On appeal, Appellant's pro se brief consists of a series of citations to cases and statements that are difficult to follow. However, it appears that Appellant alleges that his sentence was illegal and that his prior counsel was ineffective. See Appellant's Brief at 5, 12, 16. For example, he argues his trial counsel failed to object to the imposition of an illegal mandatory minimum sentence. He further claims that appellate counsel failed to file a Rule 1925(b) statement.

At the outset, we note that the PCRA court construed Appellant's filing as a request for relief under the PCRA. Our Supreme Court has held that the PCRA subsumes all forms of collateral relief. See Commonwealth v. Judge , 916 A.2d 511, 520 (Pa. 2007). A challenge to the legality of the sentence is cognizable under the PCRA. See Commonwealth v. Taylor , 65 A.3d 462, 465 (Pa. Super. 2013). Similarly, a claim of ineffective assistance of counsel is also cognizable under the PCRA. See Commonwealth v. Turner , 80 A.3d 754, 770 (Pa. 2013). Therefore, we conclude that the PCRA court properly construed Appellant's petition under the framework of the PCRA.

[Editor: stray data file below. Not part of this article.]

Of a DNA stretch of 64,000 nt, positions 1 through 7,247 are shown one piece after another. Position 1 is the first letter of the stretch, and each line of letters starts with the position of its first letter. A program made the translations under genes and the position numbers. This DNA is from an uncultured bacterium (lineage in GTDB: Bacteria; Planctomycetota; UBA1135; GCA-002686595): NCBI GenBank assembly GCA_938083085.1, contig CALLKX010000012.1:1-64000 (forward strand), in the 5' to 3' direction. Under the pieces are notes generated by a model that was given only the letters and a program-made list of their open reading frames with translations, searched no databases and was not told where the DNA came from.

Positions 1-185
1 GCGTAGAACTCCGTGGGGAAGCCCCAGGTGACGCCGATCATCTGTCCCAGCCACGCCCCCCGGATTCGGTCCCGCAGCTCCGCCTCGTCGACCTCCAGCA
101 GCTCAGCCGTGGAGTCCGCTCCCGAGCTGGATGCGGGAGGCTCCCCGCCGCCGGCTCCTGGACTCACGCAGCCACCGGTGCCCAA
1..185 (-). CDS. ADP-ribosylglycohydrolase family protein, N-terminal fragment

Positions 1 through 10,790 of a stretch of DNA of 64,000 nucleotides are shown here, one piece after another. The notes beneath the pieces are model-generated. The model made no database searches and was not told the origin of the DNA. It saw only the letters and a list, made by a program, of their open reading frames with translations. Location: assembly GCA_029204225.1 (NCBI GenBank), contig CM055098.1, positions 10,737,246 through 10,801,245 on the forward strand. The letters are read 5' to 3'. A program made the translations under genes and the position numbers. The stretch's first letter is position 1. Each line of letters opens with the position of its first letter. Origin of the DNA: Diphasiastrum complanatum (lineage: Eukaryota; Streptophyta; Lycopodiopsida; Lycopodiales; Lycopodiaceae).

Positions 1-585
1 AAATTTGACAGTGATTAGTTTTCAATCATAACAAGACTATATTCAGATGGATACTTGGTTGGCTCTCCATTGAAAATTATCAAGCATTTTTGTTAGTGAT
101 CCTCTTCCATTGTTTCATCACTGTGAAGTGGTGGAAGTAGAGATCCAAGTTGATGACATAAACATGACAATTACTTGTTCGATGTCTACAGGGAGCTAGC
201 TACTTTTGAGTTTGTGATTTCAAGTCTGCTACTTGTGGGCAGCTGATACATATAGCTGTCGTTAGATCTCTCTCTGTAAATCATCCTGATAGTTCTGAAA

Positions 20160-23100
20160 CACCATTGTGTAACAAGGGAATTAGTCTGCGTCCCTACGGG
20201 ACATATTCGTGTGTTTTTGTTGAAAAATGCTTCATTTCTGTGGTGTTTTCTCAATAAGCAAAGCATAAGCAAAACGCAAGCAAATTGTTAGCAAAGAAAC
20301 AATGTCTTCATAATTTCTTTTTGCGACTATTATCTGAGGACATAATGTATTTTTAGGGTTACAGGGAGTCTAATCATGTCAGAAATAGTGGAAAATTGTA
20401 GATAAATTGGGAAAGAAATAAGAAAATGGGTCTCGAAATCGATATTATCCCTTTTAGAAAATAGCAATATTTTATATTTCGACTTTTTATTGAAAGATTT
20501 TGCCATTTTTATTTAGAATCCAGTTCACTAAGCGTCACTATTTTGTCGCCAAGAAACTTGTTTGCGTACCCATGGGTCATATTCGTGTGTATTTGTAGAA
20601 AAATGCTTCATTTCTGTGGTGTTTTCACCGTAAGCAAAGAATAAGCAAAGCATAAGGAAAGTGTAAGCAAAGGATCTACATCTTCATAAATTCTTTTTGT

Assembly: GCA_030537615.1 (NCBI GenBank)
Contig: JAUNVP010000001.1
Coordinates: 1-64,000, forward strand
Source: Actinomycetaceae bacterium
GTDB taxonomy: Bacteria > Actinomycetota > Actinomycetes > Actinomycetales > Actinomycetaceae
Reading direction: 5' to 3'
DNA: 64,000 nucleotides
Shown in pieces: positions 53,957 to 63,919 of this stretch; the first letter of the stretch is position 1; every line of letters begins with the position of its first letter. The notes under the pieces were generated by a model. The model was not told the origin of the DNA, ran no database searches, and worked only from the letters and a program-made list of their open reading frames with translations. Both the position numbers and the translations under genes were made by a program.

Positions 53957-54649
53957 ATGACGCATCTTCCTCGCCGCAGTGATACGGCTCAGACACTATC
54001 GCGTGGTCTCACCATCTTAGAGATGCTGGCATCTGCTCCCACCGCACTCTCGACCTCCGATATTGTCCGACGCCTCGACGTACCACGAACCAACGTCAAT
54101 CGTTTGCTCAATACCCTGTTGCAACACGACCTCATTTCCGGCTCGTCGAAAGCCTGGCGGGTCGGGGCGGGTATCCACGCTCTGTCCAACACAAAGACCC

"Our standard of review for issues arising from the denial of PCRA relief is well settled. We must determine whether the PCRA court's ruling is supported by the record and free of legal error." Commonwealth v. Presley , 193 A.3d 436, 442 (Pa. Super. 2018) (citation omitted and formatting altered).

Before we may review the merits of Appellant's argument, we must first consider the timeliness of his PCRA petition. See Commonwealth v. Miller , 102 A.3d 988, 992 (Pa. Super. 2014). The PCRA's timeliness requirements are jurisdictional; we may not address the merits of issues raised in untimely petitions. See id.

"A PCRA petition, including a second or subsequent one, must be filed within one year of the date the petitioner's judgment of sentence became final, unless he pleads and proves one of the three exceptions outlined in 42 Pa.C.S. § 9545(b)(1)." Commonwealth v. Jones , 54 A.3d 14, 16 (Pa. 2012) (citation and footnote omitted). A judgment of sentence becomes final at the conclusion of direct review, or at the expiration of time for seeking such review. See id. at 17.

Courts may consider a PCRA petition filed more than one year after a judgment of sentence becomes final only if the petitioner pleads and proves one of the following three statutory exceptions: